Krugman: Obama, Bernanke, And Geithner Still In Denial

Paul Krugman blasts the Obama administration for its startlingly slow and stubborn response to the banking crisis. 

And he’s right: Announcing bold change and actually implementing it are two different things.  And so far, with respect to the banks, Obama, Bernanke, and Geithner haven’t done squat.

What they have proposed doing, meanwhile, is based on an incorrect assessment of the problem. 

We are not having a “liquidity” crisis in which assets are temporarily worth less than they will be soon.  We are having a solvency crisis: Our mountain of debt is finally collapsing on top of us, and most financial assets are getting crushed.

The answer is almost certainly “pre-privatization”: temporary seizure and restructuring of Citi, et al.  Instead of discussing this option, however, the administration clings to its early assessment of the situation and pretends that seizure means government-controlled banks in perpetuity.  And then it floats yet another plan designed to try to overpay for crap assets and secretly recapitalize the banks at taxpayer expense.


[A]mong people I talk to there’s a growing sense of frustration, even panic, over Mr. Obama’s failure to match his words with deeds. The reality is that when it comes to dealing with the banks, the Obama administration is dithering. Policy is stuck in a holding pattern.  Keep reading >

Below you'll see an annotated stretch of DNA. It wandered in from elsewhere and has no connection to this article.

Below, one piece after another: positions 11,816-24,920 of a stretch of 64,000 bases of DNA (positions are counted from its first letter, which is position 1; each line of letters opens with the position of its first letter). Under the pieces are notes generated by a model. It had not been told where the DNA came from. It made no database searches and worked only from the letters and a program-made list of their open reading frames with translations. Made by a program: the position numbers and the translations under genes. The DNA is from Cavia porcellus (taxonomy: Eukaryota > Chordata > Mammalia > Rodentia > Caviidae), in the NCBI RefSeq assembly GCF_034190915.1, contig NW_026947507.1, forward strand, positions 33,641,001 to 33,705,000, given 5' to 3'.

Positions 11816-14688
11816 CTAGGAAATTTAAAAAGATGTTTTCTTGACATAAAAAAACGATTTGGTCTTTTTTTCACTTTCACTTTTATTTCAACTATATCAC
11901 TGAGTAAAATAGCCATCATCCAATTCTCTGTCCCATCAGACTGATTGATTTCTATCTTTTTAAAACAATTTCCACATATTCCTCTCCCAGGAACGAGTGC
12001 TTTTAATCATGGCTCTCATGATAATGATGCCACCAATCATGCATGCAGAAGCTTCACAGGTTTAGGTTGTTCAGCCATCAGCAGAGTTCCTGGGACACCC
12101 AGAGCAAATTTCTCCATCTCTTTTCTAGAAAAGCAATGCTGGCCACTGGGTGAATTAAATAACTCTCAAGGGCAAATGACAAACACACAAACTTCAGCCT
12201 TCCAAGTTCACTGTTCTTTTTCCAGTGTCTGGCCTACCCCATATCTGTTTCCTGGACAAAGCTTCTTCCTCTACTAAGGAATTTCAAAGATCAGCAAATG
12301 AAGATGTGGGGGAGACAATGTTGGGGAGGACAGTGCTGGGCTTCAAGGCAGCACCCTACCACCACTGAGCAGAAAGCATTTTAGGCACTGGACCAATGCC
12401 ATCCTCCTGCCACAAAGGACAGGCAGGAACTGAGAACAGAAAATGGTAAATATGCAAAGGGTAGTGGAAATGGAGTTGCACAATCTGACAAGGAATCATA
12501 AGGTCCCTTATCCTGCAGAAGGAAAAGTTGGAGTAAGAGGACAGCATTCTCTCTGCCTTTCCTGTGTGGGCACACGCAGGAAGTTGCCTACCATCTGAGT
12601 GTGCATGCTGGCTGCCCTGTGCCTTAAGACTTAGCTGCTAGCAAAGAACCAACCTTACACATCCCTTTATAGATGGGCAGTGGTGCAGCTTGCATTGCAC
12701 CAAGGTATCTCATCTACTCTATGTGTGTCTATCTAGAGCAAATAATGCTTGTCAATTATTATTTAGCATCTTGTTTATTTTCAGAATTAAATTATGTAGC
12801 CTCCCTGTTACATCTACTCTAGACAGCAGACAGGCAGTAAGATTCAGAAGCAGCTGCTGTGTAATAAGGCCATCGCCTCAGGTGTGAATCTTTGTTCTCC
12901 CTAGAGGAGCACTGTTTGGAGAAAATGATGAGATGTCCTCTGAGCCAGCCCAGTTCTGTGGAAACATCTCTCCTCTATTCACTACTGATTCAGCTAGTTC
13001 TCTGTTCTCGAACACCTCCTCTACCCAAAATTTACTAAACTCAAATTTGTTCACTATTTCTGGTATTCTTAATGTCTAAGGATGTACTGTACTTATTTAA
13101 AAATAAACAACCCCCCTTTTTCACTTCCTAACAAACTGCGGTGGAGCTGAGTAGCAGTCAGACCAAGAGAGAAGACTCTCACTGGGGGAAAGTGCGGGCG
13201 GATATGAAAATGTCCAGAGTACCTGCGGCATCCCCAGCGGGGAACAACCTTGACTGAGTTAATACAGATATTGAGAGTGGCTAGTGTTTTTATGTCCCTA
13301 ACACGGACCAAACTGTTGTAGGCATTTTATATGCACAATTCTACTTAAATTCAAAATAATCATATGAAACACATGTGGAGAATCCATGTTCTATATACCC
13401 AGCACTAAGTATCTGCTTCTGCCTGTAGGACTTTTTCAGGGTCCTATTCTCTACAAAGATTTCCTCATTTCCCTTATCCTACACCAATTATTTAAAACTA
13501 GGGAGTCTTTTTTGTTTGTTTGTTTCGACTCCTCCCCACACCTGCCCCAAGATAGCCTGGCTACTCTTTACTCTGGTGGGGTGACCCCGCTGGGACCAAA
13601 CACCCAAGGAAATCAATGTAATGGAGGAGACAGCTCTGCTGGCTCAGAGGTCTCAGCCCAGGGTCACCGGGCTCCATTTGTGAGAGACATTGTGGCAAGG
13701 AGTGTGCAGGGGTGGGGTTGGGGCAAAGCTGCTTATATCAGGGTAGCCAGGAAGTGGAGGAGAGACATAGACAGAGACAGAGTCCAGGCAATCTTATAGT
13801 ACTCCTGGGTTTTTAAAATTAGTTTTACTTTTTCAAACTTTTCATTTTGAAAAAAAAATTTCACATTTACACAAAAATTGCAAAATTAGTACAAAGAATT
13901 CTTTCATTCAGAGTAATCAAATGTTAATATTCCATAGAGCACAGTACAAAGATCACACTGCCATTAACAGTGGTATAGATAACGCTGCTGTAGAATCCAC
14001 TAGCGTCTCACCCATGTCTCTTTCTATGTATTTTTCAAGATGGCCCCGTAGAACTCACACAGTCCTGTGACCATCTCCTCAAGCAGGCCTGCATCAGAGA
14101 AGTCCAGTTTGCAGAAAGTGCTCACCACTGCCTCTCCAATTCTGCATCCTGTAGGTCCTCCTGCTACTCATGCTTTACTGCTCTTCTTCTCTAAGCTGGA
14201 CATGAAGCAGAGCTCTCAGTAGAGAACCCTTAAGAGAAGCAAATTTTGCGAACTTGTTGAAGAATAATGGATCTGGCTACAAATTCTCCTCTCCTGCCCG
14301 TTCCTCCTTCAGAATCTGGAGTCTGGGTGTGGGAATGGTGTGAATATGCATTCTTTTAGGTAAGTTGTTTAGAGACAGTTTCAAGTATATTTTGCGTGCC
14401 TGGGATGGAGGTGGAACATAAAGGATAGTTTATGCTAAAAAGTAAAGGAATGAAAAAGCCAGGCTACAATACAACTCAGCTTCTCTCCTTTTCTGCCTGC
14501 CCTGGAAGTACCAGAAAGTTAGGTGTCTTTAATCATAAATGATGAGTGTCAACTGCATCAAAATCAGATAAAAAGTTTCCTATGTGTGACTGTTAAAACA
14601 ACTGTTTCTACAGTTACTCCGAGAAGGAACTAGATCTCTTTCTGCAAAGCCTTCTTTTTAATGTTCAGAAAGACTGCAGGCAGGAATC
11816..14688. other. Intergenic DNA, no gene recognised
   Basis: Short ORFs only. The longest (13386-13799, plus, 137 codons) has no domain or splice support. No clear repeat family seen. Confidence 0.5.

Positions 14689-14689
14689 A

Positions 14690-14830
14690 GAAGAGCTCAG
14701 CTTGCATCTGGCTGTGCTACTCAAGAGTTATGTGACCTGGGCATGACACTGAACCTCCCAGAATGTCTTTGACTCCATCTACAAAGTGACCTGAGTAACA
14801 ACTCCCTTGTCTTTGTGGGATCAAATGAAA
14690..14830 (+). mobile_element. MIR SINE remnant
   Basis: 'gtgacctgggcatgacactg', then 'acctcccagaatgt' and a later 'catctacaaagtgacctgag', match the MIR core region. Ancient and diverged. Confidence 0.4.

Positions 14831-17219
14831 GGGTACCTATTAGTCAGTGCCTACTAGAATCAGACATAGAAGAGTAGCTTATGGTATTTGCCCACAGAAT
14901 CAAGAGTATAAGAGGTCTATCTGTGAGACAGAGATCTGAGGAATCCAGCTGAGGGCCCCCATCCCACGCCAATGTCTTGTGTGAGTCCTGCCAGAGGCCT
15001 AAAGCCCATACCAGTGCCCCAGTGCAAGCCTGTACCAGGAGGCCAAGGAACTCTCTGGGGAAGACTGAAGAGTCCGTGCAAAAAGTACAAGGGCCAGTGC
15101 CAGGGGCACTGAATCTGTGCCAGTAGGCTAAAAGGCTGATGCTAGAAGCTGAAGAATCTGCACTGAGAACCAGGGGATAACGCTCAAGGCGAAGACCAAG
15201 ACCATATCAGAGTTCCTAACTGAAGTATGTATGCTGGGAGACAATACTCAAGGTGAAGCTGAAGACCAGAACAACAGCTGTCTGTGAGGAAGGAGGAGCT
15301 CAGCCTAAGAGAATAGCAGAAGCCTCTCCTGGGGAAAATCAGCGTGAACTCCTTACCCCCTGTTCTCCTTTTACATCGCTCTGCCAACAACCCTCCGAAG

And it’s a wimpy holding pattern: The Administration leaks a trial balloon to the Wall Street Journal, and then it is ripped to shreds by the blogosphere, which immediately see it for what it is: An attempt to repackage the same bad idea in a disguise that will fool everyone.

We suspect the problem is Geithner, who formed his views on the crisis by listening to Wall Street CEOs in the fall.  Wall Street was wrong about “liquidity” vs “solvency,” but persuading the government that we were just undergoing a temporary dislocation of prices was (and is) critical to its survival. 

We’re astonished that Ben Bernanke seems to have persuaded himself of this.  But we suspect that, if Geithner finally changes his tune, Bernanke might fall in line.

See Also: Tim Geithner, What Part Of This Chart Don’t You Understand?

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